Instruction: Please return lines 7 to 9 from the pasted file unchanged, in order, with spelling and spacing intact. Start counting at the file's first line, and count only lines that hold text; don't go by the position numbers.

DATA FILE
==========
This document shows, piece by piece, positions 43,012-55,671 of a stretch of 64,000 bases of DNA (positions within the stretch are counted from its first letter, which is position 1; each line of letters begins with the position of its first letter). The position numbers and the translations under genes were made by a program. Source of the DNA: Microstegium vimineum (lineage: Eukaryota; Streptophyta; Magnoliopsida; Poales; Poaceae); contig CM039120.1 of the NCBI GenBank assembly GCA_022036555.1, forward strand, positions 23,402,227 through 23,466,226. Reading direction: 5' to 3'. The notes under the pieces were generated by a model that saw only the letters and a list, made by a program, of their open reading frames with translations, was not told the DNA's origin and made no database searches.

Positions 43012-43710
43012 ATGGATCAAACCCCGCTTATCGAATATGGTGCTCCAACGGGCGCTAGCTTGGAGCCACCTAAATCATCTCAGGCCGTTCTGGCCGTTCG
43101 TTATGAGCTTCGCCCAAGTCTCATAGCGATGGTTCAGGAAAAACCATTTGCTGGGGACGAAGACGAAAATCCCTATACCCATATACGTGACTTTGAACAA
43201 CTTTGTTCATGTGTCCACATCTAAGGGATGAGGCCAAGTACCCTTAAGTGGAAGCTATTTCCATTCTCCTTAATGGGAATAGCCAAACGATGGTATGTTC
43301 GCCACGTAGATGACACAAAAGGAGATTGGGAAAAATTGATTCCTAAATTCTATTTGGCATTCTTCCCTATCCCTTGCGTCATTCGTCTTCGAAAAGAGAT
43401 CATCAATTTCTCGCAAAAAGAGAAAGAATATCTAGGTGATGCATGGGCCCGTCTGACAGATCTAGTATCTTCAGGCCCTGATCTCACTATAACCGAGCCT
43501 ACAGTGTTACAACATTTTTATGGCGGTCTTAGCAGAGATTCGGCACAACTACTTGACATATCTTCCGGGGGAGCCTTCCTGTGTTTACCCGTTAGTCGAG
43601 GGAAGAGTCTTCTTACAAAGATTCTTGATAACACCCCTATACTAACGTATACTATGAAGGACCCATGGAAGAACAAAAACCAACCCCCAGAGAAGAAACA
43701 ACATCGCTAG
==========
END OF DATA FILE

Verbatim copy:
43401 CATCAATTTCTCGCAAAAAGAGAAAGAATATCTAGGTGATGCATGGGCCCGTCTGACAGATCTAGTATCTTCAGGCCCTGATCTCACTATAACCGAGCCT
43501 ACAGTGTTACAACATTTTTATGGCGGTCTTAGCAGAGATTCGGCACAACTACTTGACATATCTTCCGGGGGAGCCTTCCTGTGTTTACCCGTTAGTCGAG
43601 GGAAGAGTCTTCTTACAAAGATTCTTGATAACACCCCTATACTAACGTATACTATGAAGGACCCATGGAAGAACAAAAACCAACCCCCAGAGAAGAAACA